Friday 1 January 2016

Things to learn... 2016 edition

As 2015 fades away in the rear view mirror, the prospect of a new year looms, and with it, a chance for me to reflect on the new technologies that are going to become increasingly important in 2016.

For a number of years, I've kept a "Things to learn" note, but I've never blogged about it before. This year, I decided to put this online and will (hopefully) be able to track how I'm doing.

So, here are the things I'm aiming to learn in 2016...


I've started to dabble with Puppet and really like what can be done with it. I'm planning on investing a significant of time and effort into becoming fluent in Puppet so that the desired state method to system administration becomes the default approach.

Powershell / PowerCLI

I like to think I'm decent at Unix shell scripting, but my Powershell skills are very much at a beginner's level.  I've now purchased a couple of ebooks (from Packt Publishing; recommended) on the subject and want to become as comfortable in Powershell as I am BASH.

I mention PowerCLI along with Powershell because, although an extension to the base Powershell, PowerCLI provides all the functionality for managing a VMware environment through Powershell. So it's a pretty big deal in its own right.

VMware vRealize Automation / Orchestrator

This is the year that we aim to phase out our vCloud Director private cloud and replace it with vRealize Automation. It seems that for any customisation, vRealize Orchestrator is the obvious tool, which means learning some (more) Javascript as well.

Citrix XenApp 7.6

On a purely practical level, I have some older XenApp servers (test and dev) that need to be replaced with the latest XenApp release (currently 7.6). This brings a significant change to XenApp as 7.x is built off the XenDesktop FMA architecture.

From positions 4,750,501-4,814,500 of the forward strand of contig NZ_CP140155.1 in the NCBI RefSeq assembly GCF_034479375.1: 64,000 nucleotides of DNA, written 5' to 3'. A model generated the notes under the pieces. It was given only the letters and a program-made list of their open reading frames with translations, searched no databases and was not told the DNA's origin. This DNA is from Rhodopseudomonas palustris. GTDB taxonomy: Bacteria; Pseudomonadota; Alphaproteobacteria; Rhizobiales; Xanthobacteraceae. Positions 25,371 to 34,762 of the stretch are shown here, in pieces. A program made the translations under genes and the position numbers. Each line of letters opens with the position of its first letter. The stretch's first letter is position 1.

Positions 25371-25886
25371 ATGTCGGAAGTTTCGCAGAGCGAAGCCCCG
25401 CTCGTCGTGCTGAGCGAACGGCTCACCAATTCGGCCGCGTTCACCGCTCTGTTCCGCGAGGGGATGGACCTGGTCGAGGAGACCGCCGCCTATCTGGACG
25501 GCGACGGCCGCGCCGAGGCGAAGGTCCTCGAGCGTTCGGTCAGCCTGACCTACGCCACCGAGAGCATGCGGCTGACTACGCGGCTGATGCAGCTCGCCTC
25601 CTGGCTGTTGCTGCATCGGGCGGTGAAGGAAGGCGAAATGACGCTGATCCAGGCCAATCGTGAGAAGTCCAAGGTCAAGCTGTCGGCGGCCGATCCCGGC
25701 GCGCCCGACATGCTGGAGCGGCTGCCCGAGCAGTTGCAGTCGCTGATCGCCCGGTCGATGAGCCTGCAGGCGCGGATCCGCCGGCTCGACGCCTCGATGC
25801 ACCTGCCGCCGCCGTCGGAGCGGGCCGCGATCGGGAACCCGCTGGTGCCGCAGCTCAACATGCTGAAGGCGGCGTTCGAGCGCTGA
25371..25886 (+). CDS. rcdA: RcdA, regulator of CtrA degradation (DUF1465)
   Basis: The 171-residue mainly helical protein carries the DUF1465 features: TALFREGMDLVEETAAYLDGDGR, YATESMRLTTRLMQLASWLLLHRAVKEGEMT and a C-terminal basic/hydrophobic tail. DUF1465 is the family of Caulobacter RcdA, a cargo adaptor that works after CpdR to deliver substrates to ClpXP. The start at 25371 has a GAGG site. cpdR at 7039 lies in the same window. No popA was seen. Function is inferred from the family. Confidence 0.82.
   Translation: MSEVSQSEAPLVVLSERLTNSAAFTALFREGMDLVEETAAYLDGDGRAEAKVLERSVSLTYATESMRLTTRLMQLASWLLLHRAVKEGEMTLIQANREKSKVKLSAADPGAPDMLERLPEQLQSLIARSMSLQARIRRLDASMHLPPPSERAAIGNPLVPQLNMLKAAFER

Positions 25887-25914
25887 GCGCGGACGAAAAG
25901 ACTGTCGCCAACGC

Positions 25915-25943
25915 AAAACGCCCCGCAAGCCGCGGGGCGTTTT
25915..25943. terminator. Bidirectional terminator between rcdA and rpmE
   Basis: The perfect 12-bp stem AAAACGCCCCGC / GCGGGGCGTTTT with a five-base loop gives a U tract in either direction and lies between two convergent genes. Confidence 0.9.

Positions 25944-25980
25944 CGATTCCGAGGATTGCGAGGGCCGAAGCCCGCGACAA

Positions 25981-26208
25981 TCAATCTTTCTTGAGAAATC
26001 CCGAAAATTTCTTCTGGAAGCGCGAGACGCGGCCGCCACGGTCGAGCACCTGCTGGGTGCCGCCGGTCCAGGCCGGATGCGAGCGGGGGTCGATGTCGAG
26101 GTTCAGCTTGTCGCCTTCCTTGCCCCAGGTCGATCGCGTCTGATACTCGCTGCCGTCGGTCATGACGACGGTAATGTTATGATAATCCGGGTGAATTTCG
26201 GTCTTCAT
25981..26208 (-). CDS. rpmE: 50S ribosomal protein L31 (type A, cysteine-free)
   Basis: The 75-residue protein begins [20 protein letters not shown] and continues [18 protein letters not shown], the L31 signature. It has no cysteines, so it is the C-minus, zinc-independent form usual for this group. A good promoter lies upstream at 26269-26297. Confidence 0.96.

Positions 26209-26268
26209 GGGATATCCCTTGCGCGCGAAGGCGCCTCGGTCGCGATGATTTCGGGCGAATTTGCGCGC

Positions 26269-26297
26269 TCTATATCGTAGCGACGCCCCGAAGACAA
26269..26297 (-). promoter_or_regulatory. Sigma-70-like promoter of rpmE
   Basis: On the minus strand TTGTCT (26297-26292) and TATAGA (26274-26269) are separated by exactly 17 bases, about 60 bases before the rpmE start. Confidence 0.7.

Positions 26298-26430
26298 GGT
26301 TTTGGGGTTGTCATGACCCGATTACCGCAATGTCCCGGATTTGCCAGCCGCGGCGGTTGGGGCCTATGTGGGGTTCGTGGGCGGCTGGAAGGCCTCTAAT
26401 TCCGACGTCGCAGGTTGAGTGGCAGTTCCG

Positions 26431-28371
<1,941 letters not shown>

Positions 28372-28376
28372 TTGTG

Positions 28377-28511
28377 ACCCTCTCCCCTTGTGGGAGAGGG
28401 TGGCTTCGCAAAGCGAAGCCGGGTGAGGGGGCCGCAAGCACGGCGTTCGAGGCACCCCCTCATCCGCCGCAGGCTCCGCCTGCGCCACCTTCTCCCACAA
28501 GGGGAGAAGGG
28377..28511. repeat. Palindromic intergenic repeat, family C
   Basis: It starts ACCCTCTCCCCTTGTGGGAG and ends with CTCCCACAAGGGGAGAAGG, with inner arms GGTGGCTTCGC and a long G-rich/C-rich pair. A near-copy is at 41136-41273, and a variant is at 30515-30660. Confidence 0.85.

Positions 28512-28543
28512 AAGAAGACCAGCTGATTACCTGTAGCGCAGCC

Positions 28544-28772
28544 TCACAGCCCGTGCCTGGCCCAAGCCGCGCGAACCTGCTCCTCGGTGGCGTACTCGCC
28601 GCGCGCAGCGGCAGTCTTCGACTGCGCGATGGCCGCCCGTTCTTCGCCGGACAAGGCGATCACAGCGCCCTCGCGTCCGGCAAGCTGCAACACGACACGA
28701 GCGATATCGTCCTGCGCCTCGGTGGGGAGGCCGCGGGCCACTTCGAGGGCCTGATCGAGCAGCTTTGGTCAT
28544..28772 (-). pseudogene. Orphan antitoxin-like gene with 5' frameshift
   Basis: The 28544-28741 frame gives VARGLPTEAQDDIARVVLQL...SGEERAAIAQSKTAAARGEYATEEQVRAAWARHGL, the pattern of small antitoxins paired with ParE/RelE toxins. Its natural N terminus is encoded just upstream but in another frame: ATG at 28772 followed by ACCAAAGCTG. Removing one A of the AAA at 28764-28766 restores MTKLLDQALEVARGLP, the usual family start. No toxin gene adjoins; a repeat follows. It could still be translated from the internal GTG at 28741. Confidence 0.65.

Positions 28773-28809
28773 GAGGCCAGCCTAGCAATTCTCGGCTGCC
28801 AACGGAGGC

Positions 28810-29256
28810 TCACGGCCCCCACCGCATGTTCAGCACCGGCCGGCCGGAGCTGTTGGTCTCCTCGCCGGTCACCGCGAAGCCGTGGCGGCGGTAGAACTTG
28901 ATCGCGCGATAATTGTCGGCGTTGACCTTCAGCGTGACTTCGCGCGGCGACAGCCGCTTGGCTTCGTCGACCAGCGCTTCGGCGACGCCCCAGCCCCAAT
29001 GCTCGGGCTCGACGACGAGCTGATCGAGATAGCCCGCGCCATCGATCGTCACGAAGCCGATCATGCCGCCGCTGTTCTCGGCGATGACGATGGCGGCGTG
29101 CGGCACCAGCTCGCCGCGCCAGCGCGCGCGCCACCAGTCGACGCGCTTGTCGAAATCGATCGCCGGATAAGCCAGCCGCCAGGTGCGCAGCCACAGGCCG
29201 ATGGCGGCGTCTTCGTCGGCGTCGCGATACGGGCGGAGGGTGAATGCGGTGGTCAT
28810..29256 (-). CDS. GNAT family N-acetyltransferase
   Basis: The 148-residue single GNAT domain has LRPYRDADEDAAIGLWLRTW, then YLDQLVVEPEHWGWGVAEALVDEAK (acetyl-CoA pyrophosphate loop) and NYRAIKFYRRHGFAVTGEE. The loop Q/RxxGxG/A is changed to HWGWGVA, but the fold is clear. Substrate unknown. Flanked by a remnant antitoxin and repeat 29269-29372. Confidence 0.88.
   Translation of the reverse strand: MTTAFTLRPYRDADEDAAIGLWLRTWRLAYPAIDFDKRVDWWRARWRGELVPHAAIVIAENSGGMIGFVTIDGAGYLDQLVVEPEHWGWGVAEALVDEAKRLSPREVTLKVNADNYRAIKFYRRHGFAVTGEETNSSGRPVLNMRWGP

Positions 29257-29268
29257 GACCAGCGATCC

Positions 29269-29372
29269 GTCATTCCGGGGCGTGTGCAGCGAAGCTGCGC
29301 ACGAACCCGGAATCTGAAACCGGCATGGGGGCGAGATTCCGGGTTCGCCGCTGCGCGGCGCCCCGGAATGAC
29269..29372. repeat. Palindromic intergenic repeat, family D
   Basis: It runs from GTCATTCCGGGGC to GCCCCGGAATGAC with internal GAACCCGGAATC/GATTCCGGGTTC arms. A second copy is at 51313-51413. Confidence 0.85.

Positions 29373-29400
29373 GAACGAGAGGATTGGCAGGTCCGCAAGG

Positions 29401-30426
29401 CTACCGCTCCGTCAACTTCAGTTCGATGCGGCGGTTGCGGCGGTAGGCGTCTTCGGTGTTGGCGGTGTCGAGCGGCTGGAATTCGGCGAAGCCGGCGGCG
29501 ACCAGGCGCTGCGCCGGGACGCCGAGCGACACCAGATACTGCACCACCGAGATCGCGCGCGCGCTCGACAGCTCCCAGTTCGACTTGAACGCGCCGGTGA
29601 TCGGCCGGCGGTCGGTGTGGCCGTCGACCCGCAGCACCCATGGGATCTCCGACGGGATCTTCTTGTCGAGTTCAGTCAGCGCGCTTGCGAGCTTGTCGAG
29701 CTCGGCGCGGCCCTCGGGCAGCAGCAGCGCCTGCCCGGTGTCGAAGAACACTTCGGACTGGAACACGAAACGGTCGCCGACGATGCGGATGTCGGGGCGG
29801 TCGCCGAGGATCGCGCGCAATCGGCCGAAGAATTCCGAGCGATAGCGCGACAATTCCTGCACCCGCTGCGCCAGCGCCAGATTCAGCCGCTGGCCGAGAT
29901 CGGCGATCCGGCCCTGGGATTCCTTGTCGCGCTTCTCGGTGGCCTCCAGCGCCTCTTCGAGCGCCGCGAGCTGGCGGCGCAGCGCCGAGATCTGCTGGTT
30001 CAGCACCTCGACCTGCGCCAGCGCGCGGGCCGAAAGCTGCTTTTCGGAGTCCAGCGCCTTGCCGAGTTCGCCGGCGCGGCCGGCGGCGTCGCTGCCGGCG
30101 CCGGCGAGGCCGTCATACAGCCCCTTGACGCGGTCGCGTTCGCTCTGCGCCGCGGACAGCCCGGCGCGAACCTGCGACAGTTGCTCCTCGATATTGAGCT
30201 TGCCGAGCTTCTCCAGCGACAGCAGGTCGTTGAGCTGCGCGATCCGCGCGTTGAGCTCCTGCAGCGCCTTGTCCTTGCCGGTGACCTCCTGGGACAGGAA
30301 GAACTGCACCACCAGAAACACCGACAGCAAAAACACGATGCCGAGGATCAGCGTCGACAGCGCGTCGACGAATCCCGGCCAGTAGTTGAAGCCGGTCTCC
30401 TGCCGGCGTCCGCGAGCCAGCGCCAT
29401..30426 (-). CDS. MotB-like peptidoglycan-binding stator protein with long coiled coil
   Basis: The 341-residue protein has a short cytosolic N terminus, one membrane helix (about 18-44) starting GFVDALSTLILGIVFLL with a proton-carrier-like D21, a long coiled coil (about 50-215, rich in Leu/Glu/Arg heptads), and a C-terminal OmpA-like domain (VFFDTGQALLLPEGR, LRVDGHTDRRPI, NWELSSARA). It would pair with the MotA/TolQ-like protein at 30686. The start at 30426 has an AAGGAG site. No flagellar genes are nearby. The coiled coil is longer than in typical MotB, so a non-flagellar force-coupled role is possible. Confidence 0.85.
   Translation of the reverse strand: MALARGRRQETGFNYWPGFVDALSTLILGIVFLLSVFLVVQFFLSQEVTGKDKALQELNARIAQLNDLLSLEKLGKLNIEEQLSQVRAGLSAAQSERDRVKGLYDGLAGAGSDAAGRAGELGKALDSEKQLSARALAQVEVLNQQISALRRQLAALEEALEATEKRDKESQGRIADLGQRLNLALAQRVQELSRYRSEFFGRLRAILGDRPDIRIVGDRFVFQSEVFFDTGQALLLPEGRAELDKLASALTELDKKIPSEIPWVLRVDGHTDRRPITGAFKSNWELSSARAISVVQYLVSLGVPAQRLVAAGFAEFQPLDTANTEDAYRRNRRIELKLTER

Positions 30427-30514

It also means a migration from the old Secure Gateway and Web Interface to Netscaler VPX and StoreFront.

I still maintain that XenApp is a great "access-layer" platform for endpoints to connect in through. The new version is going to be different and take some time to understand and then fully exploit.

Microsoft Azure

As Microsoft transition from being the Windows/Office company, to a major provider of public cloud services, we're seeing an uptake of Azure usage, primarily through developers who are using it for "quick and dirty" deployments.

These developments are now transitioning to a production state, which means they need to be looked after, tended, watered and weeded by IT. So learning what can and can't be done with Azure is going to be an increasingly important requirement.

Other Stuff...

This isn't an exhaustive list. There are other things that will need research, development and deployment: Solaris 11, RHEL7, Red Hat IDM (aka FreeIPA), Cisco ASA upgrades, Zabbix monitoring and alerting and probably other things I've forgotten.

In terms of certifications, I didn't have a great experience in 2015 with my Cisco CCDA and as a result, my CCNA and CCNA Security certifications have expired. I'm not yet sure which (if any) I'll look to retake, especially given the required investment in time.

Having now been doing IT for over 15 years, it's pleasing to see that there is still a whole lot of stuff I don't know and need to learn. It keeps the job interesting. May your 2016 be equally stimulating!